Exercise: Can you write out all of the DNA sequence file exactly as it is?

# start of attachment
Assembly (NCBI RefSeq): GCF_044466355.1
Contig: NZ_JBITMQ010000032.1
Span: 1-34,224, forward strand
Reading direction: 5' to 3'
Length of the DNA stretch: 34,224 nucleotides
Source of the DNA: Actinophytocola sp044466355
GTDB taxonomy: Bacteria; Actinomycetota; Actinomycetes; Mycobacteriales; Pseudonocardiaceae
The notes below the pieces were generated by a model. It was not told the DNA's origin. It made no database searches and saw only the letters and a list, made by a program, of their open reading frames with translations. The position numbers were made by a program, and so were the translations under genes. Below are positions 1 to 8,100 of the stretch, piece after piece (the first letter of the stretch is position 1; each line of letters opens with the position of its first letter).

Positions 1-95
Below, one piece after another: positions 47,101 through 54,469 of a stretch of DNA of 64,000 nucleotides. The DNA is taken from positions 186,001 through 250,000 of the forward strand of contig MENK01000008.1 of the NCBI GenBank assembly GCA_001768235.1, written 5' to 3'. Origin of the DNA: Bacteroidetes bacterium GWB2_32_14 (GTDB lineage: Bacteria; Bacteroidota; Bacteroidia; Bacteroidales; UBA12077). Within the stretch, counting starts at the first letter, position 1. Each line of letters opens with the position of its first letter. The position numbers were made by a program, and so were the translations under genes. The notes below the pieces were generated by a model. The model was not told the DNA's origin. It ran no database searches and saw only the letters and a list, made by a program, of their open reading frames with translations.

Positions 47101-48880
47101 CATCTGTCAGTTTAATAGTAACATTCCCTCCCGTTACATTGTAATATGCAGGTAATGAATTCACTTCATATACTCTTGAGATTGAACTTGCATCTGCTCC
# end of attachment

Assembly (NCBI RefSeq): GCF_044466355.1
Contig: NZ_JBITMQ010000032.1
Span: 1-34,224, forward strand
Reading direction: 5' to 3'
Length of the DNA stretch: 34,224 nucleotides
Source of the DNA: Actinophytocola sp044466355
GTDB taxonomy: Bacteria; Actinomycetota; Actinomycetes; Mycobacteriales; Pseudonocardiaceae
The notes below the pieces were generated by a model. It was not told the DNA's origin. It made no database searches and saw only the letters and a list, made by a program, of their open reading frames with translations. The position numbers were made by a program, and so were the translations under genes. Below are positions 1 to 8,100 of the stretch, piece after piece (the first letter of the stretch is position 1; each line of letters opens with the position of its first letter).

Positions 1-95
Below, one piece after another: positions 47,101 through 54,469 of a stretch of DNA of 64,000 nucleotides. The DNA is taken from positions 186,001 through 250,000 of the forward strand of contig MENK01000008.1 of the NCBI GenBank assembly GCA_001768235.1, written 5' to 3'. Origin of the DNA: Bacteroidetes bacterium GWB2_32_14 (GTDB lineage: Bacteria; Bacteroidota; Bacteroidia; Bacteroidales; UBA12077). Within the stretch, counting starts at the first letter, position 1. Each line of letters opens with the position of its first letter. The position numbers were made by a program, and so were the translations under genes. The notes below the pieces were generated by a model. The model was not told the DNA's origin. It ran no database searches and saw only the letters and a list, made by a program, of their open reading frames with translations.

Positions 47101-48880
47101 CATCTGTCAGTTTAATAGTAACATTCCCTCCCGTTACATTGTAATATGCAGGTAATGAATTCACTTCATATACTCTTGAGATTGAACTTGCATCTGCTCC